Helio Gracie Passed Away

Helio Gracie

Helio Gracie
October 1, 1913 – January 29, 2009

The co-patriarch of the legendary Gracie clan that popularized Brazilian jiu-jitsu and originated the now-burgeoning sport of mixed martial arts, Helio Gracie passed away at 95. Gracie, who died Thursday morning at his ranch in Itaipava, in the mountain region of Rio de Janeiro, Brazil, helped revolutionize martial arts along with his older brother Carlos. Helio and Carlos Gracie learned the sport from Japanese teacher Mitsuyo Maeda, who had settled in Belem, Brazil. Though Carlos was allowed to learn the art, Helio, who often suffered from dizziness and fainting spells as a youth, was not allowed to participate, although he would often attend classes to watch. One day when Carlos was absent from teaching class, Helio filled in as the instructor and began what would become a life spent in the jiu-jitsu world.

Helio, built slightly at just 5-foot-7 and around 140 pounds, quickly realized that many of the long-held techniques relied on brute strength. Because he was often outsized in competition, he worked to adapt existing Japanese jiu-jitsu to rely on physics and leverage rather than power.

The resulting art, Brazilian jiu-jitsu — now called Gracie jiu-jitsu at the family’s many schools — became the family’s calling card.

Gracie fought many times, and won nearly all his bouts often beating wrestlers and boxers to prove the superiority of the Gracie fighting style, but ironically, his most famous bout ended in a loss. Competing against Japanese judoka Masahiko Kimura in front of a reported 20,000 fans, the two fought furiously for over 15 minutes. Finally, Kimura applied an arm lock that caused Carlos Gracie to throw in the towel for his brother. In tribute to the victory, the technique is now referred to as a Kimura.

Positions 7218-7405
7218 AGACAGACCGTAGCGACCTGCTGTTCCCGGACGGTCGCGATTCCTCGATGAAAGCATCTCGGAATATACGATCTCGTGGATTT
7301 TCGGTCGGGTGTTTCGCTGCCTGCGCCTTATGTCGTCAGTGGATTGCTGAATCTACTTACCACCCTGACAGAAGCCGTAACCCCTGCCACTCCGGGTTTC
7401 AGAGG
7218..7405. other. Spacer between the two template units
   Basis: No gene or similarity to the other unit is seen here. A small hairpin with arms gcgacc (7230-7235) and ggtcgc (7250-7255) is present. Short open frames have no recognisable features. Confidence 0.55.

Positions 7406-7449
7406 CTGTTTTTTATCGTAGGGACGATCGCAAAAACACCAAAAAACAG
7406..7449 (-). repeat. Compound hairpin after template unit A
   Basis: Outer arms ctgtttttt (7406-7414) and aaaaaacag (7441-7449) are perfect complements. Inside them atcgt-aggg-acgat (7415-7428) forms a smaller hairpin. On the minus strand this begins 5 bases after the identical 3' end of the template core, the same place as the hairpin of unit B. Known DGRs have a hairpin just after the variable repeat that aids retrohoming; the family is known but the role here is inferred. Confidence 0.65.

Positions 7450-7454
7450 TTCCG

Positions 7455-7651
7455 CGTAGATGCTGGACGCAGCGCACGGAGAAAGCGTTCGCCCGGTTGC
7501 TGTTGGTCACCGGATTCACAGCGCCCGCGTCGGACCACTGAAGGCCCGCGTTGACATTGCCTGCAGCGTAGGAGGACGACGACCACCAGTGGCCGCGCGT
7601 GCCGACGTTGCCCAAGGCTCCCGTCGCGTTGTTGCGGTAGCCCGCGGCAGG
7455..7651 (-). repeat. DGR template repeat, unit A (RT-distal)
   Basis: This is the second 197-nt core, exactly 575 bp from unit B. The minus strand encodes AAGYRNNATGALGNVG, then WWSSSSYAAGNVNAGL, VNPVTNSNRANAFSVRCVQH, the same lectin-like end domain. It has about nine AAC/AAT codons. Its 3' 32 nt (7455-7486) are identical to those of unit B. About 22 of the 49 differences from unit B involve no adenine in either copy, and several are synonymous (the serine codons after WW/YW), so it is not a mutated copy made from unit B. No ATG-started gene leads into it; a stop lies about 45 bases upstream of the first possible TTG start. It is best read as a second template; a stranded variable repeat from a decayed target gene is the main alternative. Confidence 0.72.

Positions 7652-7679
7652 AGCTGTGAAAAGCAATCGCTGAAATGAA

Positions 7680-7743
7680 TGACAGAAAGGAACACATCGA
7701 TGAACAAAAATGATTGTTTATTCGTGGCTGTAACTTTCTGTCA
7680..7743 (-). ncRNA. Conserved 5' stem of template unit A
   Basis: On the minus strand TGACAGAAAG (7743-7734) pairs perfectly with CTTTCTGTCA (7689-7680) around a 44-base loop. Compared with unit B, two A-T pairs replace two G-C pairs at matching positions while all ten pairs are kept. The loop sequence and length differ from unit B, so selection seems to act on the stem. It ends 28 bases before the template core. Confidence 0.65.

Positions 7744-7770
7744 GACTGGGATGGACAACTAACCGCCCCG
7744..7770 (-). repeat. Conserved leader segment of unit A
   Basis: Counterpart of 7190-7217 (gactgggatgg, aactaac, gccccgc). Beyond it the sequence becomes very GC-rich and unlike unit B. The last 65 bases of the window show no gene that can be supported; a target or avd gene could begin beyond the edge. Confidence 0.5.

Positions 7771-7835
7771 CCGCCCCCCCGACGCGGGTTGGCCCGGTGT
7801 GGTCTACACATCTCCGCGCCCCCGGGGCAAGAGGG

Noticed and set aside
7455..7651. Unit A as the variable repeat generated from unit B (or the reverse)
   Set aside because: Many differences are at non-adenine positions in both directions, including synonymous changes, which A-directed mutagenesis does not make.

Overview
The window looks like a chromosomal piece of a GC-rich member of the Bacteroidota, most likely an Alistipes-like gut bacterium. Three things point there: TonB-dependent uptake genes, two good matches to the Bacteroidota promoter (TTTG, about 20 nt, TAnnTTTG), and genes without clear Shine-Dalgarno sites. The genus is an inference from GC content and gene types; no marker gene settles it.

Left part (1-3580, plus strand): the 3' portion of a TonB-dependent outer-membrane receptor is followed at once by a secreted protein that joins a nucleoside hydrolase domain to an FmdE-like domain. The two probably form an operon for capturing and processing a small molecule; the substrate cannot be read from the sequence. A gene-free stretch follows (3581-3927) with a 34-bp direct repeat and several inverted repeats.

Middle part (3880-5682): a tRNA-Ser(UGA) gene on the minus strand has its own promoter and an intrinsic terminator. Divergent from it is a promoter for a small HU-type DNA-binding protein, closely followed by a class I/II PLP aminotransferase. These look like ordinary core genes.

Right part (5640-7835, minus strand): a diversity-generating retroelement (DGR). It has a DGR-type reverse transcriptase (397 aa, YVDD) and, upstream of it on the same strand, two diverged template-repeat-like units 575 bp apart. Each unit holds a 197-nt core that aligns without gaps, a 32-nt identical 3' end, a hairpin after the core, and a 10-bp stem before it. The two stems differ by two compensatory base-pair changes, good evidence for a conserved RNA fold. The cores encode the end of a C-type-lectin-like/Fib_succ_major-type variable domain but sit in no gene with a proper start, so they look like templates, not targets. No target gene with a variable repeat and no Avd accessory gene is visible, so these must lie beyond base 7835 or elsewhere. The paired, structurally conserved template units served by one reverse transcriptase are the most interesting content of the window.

Gracie had nine children, the most famous of which, Royce, became the best-known fighter in the early days of the Ultimate Fighting Championships, when the sport was still known as vale tudo (Portuguese for “anything goes”) or No Holds Barred (NHB). The 6-foot, 170-pound Royce Gracie won the first two UFC tournaments despite routinely fighting men who outweighed him by nearly 100 pounds. He is considered a legend of the sport. It was another son, Rorion, who conceptualized the sport of MMA as an original founder of the UFC.

Rorion Gracie designed the sport with the belief it would showcase his family’s fighting strategies, and picked Royce to fight, believing that Americans seeing the small fighter emerge repeatedly victorious would captivate audiences and open up the lucrative U.S. market.

Though Rorion Gracie later distanced himself from the UFC claiming sanctioning and rules additions ruined the integrity of the competition, the UFC went on to establish itself as the premiere combat sports league in the world, and to date has hosted over 100 events.

By Mike Chiappetta NBCSports.com